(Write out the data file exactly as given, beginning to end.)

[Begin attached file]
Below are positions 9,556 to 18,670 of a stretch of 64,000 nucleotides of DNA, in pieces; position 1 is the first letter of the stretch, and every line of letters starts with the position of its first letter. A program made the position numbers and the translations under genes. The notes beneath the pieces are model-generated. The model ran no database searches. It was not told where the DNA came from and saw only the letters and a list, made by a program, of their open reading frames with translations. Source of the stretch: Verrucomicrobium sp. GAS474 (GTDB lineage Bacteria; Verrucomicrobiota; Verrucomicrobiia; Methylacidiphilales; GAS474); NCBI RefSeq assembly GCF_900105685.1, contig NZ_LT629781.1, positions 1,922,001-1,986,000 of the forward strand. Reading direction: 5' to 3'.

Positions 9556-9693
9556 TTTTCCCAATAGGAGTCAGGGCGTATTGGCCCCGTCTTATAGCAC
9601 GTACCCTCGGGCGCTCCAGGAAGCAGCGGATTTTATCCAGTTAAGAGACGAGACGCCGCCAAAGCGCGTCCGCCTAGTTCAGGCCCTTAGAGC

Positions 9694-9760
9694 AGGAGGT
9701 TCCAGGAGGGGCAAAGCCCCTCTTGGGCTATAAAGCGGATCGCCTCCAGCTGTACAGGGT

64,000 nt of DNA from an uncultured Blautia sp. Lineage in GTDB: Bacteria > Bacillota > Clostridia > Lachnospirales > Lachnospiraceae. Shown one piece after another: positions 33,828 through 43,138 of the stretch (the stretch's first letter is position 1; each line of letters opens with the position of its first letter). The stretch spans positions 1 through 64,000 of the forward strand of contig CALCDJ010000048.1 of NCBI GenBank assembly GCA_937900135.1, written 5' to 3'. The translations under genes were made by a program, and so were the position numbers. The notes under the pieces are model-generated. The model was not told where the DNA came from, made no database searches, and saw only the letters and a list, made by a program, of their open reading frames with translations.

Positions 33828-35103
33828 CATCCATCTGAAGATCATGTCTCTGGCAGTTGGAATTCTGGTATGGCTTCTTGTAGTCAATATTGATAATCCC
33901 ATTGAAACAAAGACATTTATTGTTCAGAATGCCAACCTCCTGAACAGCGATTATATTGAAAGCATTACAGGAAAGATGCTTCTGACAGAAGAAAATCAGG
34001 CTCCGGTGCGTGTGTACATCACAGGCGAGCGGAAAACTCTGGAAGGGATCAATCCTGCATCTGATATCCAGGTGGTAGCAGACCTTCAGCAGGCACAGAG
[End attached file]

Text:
Below are positions 9,556 to 18,670 of a stretch of 64,000 nucleotides of DNA, in pieces; position 1 is the first letter of the stretch, and every line of letters starts with the position of its first letter. A program made the position numbers and the translations under genes. The notes beneath the pieces are model-generated. The model ran no database searches. It was not told where the DNA came from and saw only the letters and a list, made by a program, of their open reading frames with translations. Source of the stretch: Verrucomicrobium sp. GAS474 (GTDB lineage Bacteria; Verrucomicrobiota; Verrucomicrobiia; Methylacidiphilales; GAS474); NCBI RefSeq assembly GCF_900105685.1, contig NZ_LT629781.1, positions 1,922,001-1,986,000 of the forward strand. Reading direction: 5' to 3'.

Positions 9556-9693
9556 TTTTCCCAATAGGAGTCAGGGCGTATTGGCCCCGTCTTATAGCAC
9601 GTACCCTCGGGCGCTCCAGGAAGCAGCGGATTTTATCCAGTTAAGAGACGAGACGCCGCCAAAGCGCGTCCGCCTAGTTCAGGCCCTTAGAGC

Positions 9694-9760
9694 AGGAGGT
9701 TCCAGGAGGGGCAAAGCCCCTCTTGGGCTATAAAGCGGATCGCCTCCAGCTGTACAGGGT

64,000 nt of DNA from an uncultured Blautia sp. Lineage in GTDB: Bacteria > Bacillota > Clostridia > Lachnospirales > Lachnospiraceae. Shown one piece after another: positions 33,828 through 43,138 of the stretch (the stretch's first letter is position 1; each line of letters opens with the position of its first letter). The stretch spans positions 1 through 64,000 of the forward strand of contig CALCDJ010000048.1 of NCBI GenBank assembly GCA_937900135.1, written 5' to 3'. The translations under genes were made by a program, and so were the position numbers. The notes under the pieces are model-generated. The model was not told where the DNA came from, made no database searches, and saw only the letters and a list, made by a program, of their open reading frames with translations.

Positions 33828-35103
33828 CATCCATCTGAAGATCATGTCTCTGGCAGTTGGAATTCTGGTATGGCTTCTTGTAGTCAATATTGATAATCCC
33901 ATTGAAACAAAGACATTTATTGTTCAGAATGCCAACCTCCTGAACAGCGATTATATTGAAAGCATTACAGGAAAGATGCTTCTGACAGAAGAAAATCAGG
34001 CTCCGGTGCGTGTGTACATCACAGGCGAGCGGAAAACTCTGGAAGGGATCAATCCTGCATCTGATATCCAGGTGGTAGCAGACCTTCAGCAGGCACAGAG